The other key component of training
“Improving my sleep has benefitted my mental clarity and my ability to perform, it’s really been a game changer for me.”
With the Specter event almost here, getting the best possible sleep is essential to the team’s preparation. For the past few months, optimizing their sleep habits has been an integral part of the veteran SEALs’ training.
“In the SEAL teams we all struggle with sleep, so do veterans,” Jonny said. “That’s actually how we came to know WHOOP, to better understand why and apply the proper remedy. The WHOOP sleep breakdown helps us identify those that need support.”
“I’ve changed everything about my sleep now that I have this data,” Bob added. “How much I sleep, when I go to bed, my diet, etc. Now I have true accountability for everything that I’m doing. I used to only get four or five hours a night, now I’m closer to seven or eight.”
Beyond simply dedicating more time to sleep, the team members have also put an emphasis on trying to improve sleep consistency (going to bed and waking up at similar times each day) to better the overall quality of their sleep. Below is a recent week-long sample of Bob’s sleep consistency:
From the first month of Specter training to the second, Bob improved his overall sleep consistency by 9%. In particular, he focused on getting to bed earlier on the weekends and maintaining his natural circadian rhythm throughout the week.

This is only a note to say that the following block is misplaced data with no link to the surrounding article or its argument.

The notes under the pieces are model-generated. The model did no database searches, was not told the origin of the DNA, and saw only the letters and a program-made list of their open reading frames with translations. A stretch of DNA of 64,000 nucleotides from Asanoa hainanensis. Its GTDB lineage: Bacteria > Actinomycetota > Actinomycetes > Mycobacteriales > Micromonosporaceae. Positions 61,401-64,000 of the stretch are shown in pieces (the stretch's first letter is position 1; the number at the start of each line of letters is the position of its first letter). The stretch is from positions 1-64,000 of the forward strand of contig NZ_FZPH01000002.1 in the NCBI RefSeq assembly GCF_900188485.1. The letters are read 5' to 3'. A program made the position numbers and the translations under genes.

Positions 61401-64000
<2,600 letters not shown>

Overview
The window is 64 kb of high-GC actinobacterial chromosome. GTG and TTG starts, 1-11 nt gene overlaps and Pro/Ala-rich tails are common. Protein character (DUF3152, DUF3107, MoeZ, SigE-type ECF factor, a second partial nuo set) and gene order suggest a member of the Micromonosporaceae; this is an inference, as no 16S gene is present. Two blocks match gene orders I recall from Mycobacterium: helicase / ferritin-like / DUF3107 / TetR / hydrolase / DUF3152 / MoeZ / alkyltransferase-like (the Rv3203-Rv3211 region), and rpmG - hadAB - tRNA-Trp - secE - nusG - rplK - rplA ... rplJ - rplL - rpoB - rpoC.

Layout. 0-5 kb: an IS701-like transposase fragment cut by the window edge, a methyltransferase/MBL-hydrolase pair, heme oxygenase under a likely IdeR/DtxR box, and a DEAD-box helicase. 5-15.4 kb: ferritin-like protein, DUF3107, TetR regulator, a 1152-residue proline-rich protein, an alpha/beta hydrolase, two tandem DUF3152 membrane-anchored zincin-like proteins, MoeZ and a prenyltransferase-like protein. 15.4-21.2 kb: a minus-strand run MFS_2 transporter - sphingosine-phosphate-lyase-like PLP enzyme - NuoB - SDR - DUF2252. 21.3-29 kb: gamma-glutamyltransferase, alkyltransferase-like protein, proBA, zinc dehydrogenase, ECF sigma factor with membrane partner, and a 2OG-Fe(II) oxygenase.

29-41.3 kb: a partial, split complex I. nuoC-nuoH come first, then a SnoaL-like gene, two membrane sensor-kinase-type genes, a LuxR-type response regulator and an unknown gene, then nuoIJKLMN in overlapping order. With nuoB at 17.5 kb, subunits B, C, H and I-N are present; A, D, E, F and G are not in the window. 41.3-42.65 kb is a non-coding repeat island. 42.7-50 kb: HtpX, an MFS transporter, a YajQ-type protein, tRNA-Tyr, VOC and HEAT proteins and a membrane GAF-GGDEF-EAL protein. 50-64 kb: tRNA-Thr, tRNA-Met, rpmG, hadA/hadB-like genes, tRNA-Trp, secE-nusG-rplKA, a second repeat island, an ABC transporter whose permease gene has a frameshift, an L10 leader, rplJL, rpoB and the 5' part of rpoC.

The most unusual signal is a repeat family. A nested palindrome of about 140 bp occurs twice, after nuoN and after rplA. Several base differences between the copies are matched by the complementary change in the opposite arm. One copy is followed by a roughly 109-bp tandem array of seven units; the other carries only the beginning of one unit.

WHOOP performance experts noted that Jonny often struggled to fall asleep and spent too much of his time in bed awake. He began doing the following things to help improve the efficiency of his sleep:
– ritualizing his bedtime routine and making it the same each night to let his body know it’s time to sleep
– writing in a journal before bed, emptying his thoughts onto paper to clear his mind and feel at ease
– mindfulness meditation and relaxing breathing
– eating foods high in serotonin (which helps regulate the body’s sleep-wake cycles), in particular kiwi at night
Through July and August, the Specter team members averaged 5:59 of sleep per night, just 65% of their recommended sleep need. In September, they upped those numbers to 6:20 and 70%.
As they make their final efforts to get their bodies ready for this incredibly grueling event, in October the SEALs have slept 7:26 per night on average, hitting 85% of their sleep need.